End of life - lack of career motivation

Discussion in 'General Distance Learning Discussions' started by lowtrader, Jan 7, 2014.

  1. lowtrader

    lowtrader New Member

    I would like to switch to an accounting/finance role and I'm currently a software developer & analyst and have a Bachelors and Masters degree related to IT.

    Should I consider an MBA/Masters/Degree/ACCA to make the switch or should I suck it up and do nothing? This is difficult because getting a PhD/DBA in Management or Business at this point would not really be useful for personal matters.

    Any suggestions? Anything I do must be strongly based on DL / Residences since I have mortgages to pay and cannot take a year or two off work.
  2. jobee

    jobee Member

    Have you considered switching employers in your chosen career instead of changing careers? Having a job in this economy is a good thing, and it helps us pay our bills and mortgages. Maybe find some excitement outside of your career, go on vacation or spend time with family and friends.

    In the mean time if you want to get some personal fufillment go ahead and take some accounting and finance classes and see how you like it.

  3. SteveFoerster

    SteveFoerster Resident Gadfly Staff Member

    Have you considered moving partway, say by getting into financial cryptography or something like that? People who understand both the information security and financial sides of that are few and far between and it can be fascinating stuff.
  4. lowtrader

    lowtrader New Member

    I like finance and in fact work in a financial institution as a software developer and analyst. But as more time passes by I'm hating IT, not because I hate IT but because people make me hate it.
  5. Delta

    Delta Active Member

    I have a friend who completed a second bachelors in Accounting at WGU in two semesters. Employment opportunities presented and he enjoys the work!

    Earn your Online Accounting Degree at WGU. Get a Respected and Affordable Degree.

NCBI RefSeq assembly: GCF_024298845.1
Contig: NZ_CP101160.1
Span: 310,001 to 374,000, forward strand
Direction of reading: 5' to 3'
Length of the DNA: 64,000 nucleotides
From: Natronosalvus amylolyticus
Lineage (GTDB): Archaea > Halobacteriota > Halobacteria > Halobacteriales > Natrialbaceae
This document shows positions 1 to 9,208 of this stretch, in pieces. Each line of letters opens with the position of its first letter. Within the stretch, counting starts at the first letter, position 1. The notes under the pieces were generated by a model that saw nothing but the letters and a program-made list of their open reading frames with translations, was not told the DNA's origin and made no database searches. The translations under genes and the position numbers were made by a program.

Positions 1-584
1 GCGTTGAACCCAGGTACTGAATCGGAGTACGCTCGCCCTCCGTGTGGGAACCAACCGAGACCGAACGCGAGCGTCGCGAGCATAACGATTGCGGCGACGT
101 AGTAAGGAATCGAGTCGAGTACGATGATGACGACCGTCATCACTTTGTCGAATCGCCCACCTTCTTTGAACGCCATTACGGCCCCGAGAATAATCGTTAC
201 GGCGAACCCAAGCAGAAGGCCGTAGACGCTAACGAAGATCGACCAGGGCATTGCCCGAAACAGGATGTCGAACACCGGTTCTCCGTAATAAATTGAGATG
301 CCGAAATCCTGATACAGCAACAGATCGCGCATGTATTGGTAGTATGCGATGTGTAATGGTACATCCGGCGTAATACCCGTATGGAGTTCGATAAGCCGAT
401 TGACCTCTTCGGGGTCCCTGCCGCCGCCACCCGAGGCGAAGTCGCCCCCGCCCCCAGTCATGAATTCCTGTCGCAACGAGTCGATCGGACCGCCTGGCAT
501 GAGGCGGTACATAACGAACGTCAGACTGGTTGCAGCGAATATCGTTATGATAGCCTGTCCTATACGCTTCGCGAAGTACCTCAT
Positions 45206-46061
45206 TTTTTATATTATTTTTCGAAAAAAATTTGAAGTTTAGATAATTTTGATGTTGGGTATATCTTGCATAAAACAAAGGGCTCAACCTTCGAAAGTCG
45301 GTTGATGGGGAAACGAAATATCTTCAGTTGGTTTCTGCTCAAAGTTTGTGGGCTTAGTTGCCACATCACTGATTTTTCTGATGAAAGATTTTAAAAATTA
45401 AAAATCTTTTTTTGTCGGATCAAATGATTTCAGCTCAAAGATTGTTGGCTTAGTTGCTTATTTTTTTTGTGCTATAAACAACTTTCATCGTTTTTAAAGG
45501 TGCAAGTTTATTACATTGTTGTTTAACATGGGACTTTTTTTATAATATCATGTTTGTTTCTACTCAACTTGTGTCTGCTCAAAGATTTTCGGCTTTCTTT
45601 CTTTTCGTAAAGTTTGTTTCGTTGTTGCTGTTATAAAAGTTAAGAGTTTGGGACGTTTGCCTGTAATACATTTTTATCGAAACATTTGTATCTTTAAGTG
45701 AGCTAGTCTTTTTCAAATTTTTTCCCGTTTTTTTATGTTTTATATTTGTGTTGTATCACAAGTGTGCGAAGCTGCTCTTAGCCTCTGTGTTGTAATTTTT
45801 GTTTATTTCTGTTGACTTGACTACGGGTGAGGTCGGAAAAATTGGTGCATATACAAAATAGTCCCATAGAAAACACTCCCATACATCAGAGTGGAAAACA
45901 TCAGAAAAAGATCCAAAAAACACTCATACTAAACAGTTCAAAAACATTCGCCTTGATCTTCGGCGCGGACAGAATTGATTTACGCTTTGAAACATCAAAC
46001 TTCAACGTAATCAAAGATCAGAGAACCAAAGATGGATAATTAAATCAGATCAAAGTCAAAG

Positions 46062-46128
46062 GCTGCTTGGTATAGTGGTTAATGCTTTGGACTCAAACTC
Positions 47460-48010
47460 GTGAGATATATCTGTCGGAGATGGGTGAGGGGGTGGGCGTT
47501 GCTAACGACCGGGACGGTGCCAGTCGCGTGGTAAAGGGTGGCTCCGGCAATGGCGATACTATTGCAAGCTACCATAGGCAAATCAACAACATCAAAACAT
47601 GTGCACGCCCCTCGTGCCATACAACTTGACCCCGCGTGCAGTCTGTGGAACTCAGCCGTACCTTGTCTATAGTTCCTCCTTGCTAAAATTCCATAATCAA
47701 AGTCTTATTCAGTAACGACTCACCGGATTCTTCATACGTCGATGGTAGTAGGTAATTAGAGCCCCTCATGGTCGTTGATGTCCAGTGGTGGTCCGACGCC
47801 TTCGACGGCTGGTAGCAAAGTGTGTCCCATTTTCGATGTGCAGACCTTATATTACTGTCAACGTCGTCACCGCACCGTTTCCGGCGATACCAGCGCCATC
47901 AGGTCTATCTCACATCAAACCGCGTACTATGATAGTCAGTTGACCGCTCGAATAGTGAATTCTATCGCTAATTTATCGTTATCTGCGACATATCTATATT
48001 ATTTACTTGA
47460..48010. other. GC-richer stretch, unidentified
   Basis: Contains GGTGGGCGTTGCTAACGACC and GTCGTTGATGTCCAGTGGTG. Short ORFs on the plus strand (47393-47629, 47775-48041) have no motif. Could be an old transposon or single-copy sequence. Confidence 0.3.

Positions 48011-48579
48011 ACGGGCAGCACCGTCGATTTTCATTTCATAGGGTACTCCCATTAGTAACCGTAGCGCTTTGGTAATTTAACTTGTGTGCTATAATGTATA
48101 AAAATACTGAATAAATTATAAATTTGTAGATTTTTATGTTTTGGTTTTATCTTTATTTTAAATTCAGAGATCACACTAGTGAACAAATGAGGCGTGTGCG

6. jam937

    jam937 New Member

    I know the feeling. I'm getting burned out in IT mostly because of incompetent management. "Hey I read this one article about this technology and I have no expertise in IT and I did not consult with my expert staff but I know best so lets migrate to it and bet the company on its success." Here's a better one. "Hey my buddy runs this consulting business so lets hire him because he's giving me a kick back and I realize this will bankrupt the company in a year but I'll be working for him then so lets do whats best for me."

    Every career has its problems and problem people though. Switching careers won't solve that problem. The only way to solve that is to be your own boss.
  7. SteveFoerster

    SteveFoerster Resident Gadfly Staff Member

    I couldn't agree more!
  8. LearningAddict

    LearningAddict Well-Known Member

    Being your own won't solve it either. When you're your own boss you're never truly your own boss because your customers become your bosses. And if you think it's bad now, wait until you have to deal with customers that cannot be pleased no matter what, and then if your business is successful you'll need to multiply that by 100 at least.

    As long as we live on this earth in this society, we'll have to deal with the mess of other people. There is simply no escaping it.
  9. sideman

    sideman Active Member